One of the stars of November’s KC Memory Cafe was a miniature horse. It’s not every day that a white horse and a couple of black goats visit the Plaza Library, accompanied by exotic bunnies and silky chickens. But these friendly animals, brought to us by the Paramount Petting Zoo, captivated all our attendees.
“These animals love to be held and petted,” their keepers told us. They instantly snuggled into people’s arms and were in no hurry to leave. Our attendees were filled with a magical sense of connection and relaxation, mixed in with the thrill of meeting all these new animals.
“Animals fill us with excitement, and give us something to talk about,” says Mandy Shoemaker, co-founder of Prairie Elder Care. Mandy’s organization is part of the esteemed Eden Alternative, a national movement dedicated to reducing loneliness, helplessness, and boredom through loving companionship and meaningful engagement.
“Animals give us a connection,” she says.
We could see and feel that connection as we all enjoyed feeding the goats, petting the horse, and cuddling with the bunnies and the chickens. We also shared farm memories and Mandy asked, “How many of you ever thought you’d be holding a chicken in your lap?”
For most, it was a unique experience, one they did not tire of. For some, parting with their loving chicken or bunny was like saying good-bye to a dear friend.
Deborah Shouse is the author of Connecting in the Land of Dementia: Creative Activities to Explore Together and Love in the Land of Dementia: Finding Hope in the Caregiver’s Journey.
- Arrange a few snacks.
- Invite a guest or two, if you wish. This is an intergenerational project.
- Put a brightly colored plastic covering on the table.
- Squeeze some acrylic paint into a palette. Or use tempura or water colors.
- Offer a choice between two brushes.
- Offer a choice between two canvases: a cardboard paper plate, a river rock, paper, or other.
- Relax and let the painting unfold.
- If your loved ones need a little help, you can paint together. Or you can rest their hand on yours, while you paint to get them used to the movement of the brush.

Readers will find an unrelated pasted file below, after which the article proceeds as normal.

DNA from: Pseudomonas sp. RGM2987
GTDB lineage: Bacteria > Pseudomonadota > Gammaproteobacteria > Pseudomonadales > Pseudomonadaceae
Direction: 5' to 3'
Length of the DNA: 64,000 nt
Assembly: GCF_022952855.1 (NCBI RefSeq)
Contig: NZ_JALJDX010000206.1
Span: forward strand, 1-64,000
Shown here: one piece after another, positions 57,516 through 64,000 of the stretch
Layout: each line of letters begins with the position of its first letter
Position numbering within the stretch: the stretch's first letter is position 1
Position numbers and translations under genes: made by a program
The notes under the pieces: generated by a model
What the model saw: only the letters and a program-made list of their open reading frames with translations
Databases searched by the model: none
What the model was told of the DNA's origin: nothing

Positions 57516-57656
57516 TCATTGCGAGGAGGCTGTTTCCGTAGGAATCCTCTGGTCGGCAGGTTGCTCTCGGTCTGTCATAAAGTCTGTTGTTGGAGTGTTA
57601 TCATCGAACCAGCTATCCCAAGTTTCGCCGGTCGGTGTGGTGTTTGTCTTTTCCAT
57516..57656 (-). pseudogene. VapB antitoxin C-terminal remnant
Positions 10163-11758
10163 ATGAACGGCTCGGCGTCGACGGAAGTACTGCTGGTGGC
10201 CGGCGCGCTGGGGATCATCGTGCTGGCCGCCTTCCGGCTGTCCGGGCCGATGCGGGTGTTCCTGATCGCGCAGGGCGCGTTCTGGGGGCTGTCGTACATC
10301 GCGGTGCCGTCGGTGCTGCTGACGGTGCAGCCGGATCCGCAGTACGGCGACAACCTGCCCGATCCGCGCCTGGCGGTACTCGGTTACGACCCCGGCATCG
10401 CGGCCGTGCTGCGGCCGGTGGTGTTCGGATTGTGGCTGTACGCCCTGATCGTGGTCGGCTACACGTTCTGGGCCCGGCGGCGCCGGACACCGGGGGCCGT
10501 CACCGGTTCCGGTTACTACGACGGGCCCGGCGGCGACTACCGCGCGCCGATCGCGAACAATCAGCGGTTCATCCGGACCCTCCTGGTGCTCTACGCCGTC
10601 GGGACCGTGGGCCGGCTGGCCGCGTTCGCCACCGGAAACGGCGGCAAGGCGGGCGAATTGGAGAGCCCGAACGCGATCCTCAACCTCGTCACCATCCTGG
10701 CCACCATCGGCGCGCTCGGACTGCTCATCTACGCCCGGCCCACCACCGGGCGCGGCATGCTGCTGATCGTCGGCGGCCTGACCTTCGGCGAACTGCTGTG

- Appreciate the art by commenting on the color, the design, the shapes. Don’t ask them to identify the art: enjoy it as it is.
- Weave conversation into your time together.
I’ve always enjoyed gatherings of creative people, so I was excited when I learned that Mandy Shoemaker was orchestrating a Dementia Café in our area. The premise is simple and fun: a group of people living with dementia, their care partners, and friends get together in a public space for a facilitated time of conversation, sharing, and creativity.
Mandy’s café took place in Lamar’s, a locally esteemed donut shop with a quiet atmosphere and a spacious seating area. Eight of us gathered around a table and Mandy opened the conversation by showing us a black and white photo of a baseball player laying on a field, next to a fence, apparently knocked out.
“Babe Ruth,” she told us. “He was running backwards to catch a ball and crashed into the barrier.”
We all nodded in sympathy, then began sharing baseball stories. Charlie had played in his youth and he and his wife Barb were ardent Royals fans. Courtney had played softball in high school. Fran, who grew up in the 1930’s in rural Mississippi, never had a chance to play sports but she liked hearing about the game.
“Did you ever listen to baseball on the radio?” Mandy asked her.
“In those days, not everyone had everything,” Fran said. “I don’t think we even had a radio.”
Barb remembered being on her grandparent’s farm, huddled around the radio, listening to the Yankee’s games.
“Have you ever heard the poem Casey at the Bat?” Mandy asked.
“I memorized it at school,” Charlie said.
We took turns reading the dramatic poem, discussing such vivid terms as “when the dust had lifted” and “Casey lightly doffed his hat,” and one ball player was a “lulu” while another was “a cake.” The tension built and we chanted the last verse together. (Seek out this poem if you want to know what happened in Mudville that day: www.baseball-almanac.com/poetry/po_case.shtml )
We then created a group poem, each contributing an answer to “Baseball is…”
I left the café feeling exhilarated and connected. Baseball was a catalyst for a great conversation that included life in the 1930s, family origins, Memphis, Elvis, baseball cards, Abbott and Costello, poetry, women and sports, fathers, hard work, radio programs, and more.
“It is our goal to create a more dementia-friendly community,” Mandy says. “Part of that is creating safe places for people with dementia to come and be a part of a group, with no expectations. The café invites people to just get out, be creative, and have fun.”
The KC Memory Café will meet on the second Tuesday of each month. To keep up to date, follow our facebook page at www.facebook.com/KCMemoryCafe
Create Your Own Cafe
You can also create your own café for two or more. Here are a few tips:
Select a public meeting place that serves refreshments and is reasonably quiet.
Let go of expectations and create a supportive atmosphere. You are here to express yourselves and connect.
Pick a broad topic that you are both interested in. Examples include seasons, sports, nature, games.
Start with a visual stimulation, such as a photo. Ask open-ended questions that invite imagination, such as “What do you see in this picture?” or “What do you think is going on?”
Allow the conversation to flow. The topic is a mere catalyst for ideas and communication.
Print out a familiar poem to read together. Enjoy the drama of reading aloud and invite comments on the poem.
For more about starting a café, visit
Deborah Shouse is the author of Love in the Land of Dementia: Finding Hope in the Caregiver’s Journey.
COMING SOON: CONNECTING IN THE LAND OF DEMENTIA: CREATIVE ACTIVITIES TO EXPLORE TOGETHER